PHYS0002: Properties of matter
Semester 1
6
Credits: Contact:
Level: Level 1
Assessment: EX80 CW20
Requisites: Students must have A-level Physics or Chemistry and A-level Mathematics to undertake this unit. Aims & Learning Objectives: The aims of this unit are to gain insight into how the interplay between kinetic and potential energy at the atomic level governs the formation of different phases and to demonstrate how the macroscopic properties of materials can be derived from considerations of the microscopic properties at the atomic level. After taking this unit the student should be able to - use simple model potentials to describe molecules and solids - solve simple problems for ideal gases using kinetic theory - describe the energy changes in adiabatic and isothermal processes - derive thermodynamic relationships and analyse cycles - derive and use simple transport expressions in problems concerning viscosity, heat and electrical conduction. Content: Balance between kinetic and potential energy. The ideal gas - Kinetic Theory; Maxwell- Boltzmann distribution; Equipartition. The real gas - van der Waals model. The ideal solid - model potentials and equilibrium separations of molecules and Madelung crystals. Simple crystal structures, X-ray scattering and Bragg's law. First and second laws of thermodynamics, P-V-T surfaces, phase changes and critical points, thermodynamic temperature and heat capacity of gases. Derivation of mechanical (viscosity, elasticity, strength, defects) and transport properties (heat and electrical conduction) of gases and solids from considerations of atomic behaviour. Qualitative understanding of viscosity (Newtonian and non-Newtonian) in liquids based on cage models. |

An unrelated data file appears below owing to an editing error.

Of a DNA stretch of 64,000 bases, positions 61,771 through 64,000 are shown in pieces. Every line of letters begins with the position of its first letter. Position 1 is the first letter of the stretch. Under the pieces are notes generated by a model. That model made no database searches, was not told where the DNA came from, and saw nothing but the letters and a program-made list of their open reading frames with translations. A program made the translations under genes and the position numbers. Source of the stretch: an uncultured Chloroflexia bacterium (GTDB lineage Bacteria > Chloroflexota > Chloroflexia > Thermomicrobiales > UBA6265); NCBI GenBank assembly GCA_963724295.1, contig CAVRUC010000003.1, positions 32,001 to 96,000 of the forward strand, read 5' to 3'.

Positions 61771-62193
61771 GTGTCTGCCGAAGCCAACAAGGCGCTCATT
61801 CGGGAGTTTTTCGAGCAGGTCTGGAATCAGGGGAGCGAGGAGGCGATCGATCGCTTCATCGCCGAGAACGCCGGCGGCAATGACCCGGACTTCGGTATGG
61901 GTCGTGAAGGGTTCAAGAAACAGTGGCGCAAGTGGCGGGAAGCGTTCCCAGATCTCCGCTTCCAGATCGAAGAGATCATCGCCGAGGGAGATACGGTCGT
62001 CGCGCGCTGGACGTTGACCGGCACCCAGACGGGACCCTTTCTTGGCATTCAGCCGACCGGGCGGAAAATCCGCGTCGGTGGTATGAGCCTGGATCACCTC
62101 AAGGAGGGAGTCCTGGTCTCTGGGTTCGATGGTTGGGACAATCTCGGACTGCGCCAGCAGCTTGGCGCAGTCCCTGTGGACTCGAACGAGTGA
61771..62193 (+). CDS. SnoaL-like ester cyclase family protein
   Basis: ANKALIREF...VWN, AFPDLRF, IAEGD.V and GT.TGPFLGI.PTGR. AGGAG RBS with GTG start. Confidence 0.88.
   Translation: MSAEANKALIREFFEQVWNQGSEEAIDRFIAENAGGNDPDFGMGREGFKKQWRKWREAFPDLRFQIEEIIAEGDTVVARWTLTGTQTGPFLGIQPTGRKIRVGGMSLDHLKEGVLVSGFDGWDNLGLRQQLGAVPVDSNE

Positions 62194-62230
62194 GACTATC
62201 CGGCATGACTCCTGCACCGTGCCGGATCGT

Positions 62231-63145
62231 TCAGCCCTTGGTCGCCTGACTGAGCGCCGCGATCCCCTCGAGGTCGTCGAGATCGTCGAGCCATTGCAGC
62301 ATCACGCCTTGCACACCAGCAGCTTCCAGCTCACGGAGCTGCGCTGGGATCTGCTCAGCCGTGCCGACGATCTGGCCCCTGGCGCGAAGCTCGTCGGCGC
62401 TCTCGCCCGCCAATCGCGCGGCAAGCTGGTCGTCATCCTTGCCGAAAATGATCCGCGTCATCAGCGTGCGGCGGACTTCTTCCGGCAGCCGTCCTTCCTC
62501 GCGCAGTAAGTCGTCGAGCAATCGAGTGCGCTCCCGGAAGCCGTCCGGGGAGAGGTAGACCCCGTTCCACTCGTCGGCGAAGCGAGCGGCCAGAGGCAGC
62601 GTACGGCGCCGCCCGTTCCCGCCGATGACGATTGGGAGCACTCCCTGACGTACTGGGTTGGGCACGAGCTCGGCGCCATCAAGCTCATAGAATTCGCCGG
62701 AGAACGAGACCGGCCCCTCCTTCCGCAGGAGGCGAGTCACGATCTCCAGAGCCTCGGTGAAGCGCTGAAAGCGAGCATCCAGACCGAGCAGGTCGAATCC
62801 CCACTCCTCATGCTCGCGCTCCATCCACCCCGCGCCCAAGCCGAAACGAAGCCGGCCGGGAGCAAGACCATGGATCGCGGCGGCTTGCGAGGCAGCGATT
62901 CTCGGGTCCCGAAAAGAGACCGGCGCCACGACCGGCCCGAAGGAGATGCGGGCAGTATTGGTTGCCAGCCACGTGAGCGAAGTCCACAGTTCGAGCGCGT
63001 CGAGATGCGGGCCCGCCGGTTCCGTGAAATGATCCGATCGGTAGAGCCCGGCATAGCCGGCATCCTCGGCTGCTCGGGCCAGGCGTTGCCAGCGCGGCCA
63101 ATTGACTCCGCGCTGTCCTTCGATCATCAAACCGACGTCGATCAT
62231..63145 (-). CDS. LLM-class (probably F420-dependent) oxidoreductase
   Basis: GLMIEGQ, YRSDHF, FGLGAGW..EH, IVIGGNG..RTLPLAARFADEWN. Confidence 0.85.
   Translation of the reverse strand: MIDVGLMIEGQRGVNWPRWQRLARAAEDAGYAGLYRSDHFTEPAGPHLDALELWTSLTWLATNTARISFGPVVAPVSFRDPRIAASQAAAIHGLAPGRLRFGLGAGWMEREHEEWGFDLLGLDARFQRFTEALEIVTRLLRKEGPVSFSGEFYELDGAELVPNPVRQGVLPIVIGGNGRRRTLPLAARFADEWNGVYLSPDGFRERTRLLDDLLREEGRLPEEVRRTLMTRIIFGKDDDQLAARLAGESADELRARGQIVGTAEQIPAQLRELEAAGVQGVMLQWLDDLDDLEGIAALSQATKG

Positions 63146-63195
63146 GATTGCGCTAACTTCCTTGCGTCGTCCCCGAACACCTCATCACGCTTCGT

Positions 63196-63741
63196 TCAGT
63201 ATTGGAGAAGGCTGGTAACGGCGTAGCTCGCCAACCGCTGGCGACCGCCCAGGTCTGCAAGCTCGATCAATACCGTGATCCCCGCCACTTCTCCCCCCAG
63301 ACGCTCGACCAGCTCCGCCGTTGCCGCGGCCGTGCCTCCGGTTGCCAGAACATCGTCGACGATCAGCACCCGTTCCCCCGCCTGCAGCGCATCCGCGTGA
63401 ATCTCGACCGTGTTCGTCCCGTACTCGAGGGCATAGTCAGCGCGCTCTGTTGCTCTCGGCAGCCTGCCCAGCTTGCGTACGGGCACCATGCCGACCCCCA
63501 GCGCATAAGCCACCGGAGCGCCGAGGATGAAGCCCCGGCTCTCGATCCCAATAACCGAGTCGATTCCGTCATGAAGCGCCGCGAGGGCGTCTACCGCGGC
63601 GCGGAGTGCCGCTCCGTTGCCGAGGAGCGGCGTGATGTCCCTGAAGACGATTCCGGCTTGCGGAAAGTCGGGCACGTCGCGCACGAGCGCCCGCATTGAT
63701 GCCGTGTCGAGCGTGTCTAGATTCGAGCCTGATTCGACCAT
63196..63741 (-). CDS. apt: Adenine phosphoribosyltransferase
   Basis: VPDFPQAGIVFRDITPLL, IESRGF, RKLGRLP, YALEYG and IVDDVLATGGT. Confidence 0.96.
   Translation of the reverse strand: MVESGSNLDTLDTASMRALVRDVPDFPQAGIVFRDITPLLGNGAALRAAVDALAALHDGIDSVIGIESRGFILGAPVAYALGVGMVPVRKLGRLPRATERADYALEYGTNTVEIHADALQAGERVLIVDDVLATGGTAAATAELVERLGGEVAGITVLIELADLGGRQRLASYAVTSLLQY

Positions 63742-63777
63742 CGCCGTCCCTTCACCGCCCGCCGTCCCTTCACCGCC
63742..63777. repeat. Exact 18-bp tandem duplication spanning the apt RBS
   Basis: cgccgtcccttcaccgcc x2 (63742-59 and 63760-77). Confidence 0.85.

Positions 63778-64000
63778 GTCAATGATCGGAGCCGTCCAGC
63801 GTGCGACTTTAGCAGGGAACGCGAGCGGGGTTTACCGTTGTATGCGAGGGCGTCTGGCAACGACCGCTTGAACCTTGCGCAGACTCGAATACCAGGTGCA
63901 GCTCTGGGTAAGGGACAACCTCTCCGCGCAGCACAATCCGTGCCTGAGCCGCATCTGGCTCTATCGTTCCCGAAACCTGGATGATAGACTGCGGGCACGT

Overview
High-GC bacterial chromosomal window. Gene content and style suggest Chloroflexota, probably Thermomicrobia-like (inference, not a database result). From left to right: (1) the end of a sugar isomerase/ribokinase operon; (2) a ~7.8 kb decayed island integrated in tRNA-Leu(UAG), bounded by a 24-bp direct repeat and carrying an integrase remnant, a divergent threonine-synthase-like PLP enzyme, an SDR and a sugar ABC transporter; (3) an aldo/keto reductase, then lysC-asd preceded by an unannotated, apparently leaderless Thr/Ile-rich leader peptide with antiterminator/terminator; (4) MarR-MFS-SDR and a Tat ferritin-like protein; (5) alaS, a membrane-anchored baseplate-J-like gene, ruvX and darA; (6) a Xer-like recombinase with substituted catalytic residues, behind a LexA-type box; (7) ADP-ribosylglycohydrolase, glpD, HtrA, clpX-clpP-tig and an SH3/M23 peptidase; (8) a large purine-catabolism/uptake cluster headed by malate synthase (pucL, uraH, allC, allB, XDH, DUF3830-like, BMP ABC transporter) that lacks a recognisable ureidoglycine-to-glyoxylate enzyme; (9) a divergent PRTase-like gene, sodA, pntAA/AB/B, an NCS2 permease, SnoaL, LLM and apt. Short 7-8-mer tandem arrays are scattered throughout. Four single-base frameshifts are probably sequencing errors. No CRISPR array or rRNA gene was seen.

PHYS0003: Introduction to electronics